AARP The Magazine, which assures its 50+ readers that they are in their glory years, is doing remarkably well despite the economic downturn. The American magazine sold $23,9 million in advertising in the second quarter of 2010, compared with $20,9 million during the same period in 2009, an increase of 14,5%, according to the MPA (Magazine Publishers of America).
Distributed for free to AARP members, the magazine has the largest circulation of any magazine in the U.S., distributing 24,4 million copies each issue in 2009, more than three times that of Reader’s Digest, which has the third largest distribution, with 7,6 million. Also, an issue-oriented AARP publication, AARP Bulletin, had circulation of 24,2 million.
AARP now includes within its eligibility range the majority of baby boomers, born from 1946 to 1964, making them, in a bit of symmetry, 46 to 64 years old. And the magazine, which in an earlier incarnation was called Modern Maturity and struck a more geriatric tone, now tends to feature on its cover celebrities on the younger side, including the actress Valerie Bertinelli (50) and Dr. Mehmet Oz (50).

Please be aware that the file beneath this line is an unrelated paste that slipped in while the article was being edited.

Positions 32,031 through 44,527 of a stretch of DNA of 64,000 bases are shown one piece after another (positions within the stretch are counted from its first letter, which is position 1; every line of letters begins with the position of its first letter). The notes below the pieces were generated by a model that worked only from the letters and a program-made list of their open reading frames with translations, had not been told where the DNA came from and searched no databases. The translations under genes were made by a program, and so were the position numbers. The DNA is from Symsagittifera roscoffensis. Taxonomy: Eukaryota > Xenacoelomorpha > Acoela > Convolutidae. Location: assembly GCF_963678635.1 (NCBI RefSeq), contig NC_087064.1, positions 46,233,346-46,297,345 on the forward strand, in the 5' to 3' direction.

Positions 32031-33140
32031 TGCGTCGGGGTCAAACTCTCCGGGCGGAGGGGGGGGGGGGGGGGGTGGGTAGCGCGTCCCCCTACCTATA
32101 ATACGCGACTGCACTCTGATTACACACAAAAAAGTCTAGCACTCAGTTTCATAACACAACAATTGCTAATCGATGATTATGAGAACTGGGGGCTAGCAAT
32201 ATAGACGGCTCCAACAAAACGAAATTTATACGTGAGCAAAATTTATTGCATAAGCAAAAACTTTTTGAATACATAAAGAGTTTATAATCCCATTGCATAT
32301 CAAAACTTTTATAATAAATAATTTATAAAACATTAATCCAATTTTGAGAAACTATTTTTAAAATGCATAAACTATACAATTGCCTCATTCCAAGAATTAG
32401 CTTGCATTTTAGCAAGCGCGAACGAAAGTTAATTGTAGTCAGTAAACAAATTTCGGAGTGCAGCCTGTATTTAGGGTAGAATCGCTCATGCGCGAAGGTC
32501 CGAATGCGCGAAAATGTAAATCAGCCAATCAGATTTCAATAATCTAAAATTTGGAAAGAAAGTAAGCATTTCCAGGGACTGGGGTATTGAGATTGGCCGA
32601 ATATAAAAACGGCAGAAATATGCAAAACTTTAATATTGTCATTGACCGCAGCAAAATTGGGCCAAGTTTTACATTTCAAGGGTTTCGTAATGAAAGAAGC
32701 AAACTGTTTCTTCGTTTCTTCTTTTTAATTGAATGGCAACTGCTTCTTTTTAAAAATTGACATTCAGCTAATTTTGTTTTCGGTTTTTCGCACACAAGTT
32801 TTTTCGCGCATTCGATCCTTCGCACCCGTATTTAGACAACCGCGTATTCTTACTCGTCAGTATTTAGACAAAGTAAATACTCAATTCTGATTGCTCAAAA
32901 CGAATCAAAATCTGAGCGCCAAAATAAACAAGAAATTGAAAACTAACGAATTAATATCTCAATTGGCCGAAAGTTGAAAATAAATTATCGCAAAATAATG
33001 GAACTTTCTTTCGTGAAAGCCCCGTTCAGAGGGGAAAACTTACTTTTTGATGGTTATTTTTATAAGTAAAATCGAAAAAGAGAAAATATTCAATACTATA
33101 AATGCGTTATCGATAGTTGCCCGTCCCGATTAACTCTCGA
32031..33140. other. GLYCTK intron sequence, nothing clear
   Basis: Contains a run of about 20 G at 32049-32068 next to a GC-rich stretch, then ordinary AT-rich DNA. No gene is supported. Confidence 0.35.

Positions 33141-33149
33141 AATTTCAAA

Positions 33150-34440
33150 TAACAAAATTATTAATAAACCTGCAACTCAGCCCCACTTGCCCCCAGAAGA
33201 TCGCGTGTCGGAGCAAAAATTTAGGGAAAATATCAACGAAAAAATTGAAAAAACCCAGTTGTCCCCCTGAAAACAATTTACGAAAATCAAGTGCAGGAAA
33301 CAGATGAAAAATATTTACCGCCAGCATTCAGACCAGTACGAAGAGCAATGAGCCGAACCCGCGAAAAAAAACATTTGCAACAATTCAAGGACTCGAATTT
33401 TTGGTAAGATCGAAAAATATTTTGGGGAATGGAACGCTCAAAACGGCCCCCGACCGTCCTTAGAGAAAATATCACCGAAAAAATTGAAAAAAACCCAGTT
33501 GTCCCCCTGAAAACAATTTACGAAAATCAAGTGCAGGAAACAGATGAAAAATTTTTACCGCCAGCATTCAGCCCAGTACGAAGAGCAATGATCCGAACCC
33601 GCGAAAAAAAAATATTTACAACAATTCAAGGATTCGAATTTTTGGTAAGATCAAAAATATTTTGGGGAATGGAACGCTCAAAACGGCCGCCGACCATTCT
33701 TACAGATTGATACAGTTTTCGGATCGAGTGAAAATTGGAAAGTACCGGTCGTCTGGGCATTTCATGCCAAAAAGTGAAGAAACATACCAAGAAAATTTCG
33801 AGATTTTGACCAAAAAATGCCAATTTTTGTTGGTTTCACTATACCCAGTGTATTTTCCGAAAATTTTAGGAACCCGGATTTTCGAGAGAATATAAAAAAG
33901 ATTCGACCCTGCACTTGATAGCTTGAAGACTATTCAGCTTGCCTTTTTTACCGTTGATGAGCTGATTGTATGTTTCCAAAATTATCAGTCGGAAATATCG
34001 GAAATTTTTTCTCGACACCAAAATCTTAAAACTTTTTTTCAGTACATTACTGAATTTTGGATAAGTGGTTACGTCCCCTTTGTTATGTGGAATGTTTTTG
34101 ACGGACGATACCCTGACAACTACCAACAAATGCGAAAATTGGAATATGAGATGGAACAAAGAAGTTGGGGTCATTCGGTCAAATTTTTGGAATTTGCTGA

Formerly known as the American Association of Retired Persons, the organization started going solely by its acronym a decade ago, and to say it represents retired people today is largely a misnomer: about half of its 40 million members are still working (membership exceeds the magazine’s circulation because only one issue is sent to a household).
The current issue of AARP Magazine (September/October) unveils a redesign that is decidedly contemporary, with more white space, short articles that tend not to jump to another page, and numerous referrals to the Web site (aarp.org/magazine), which also has been revamped. The New York Times recently published a lengthy article on the magazine, which can read below.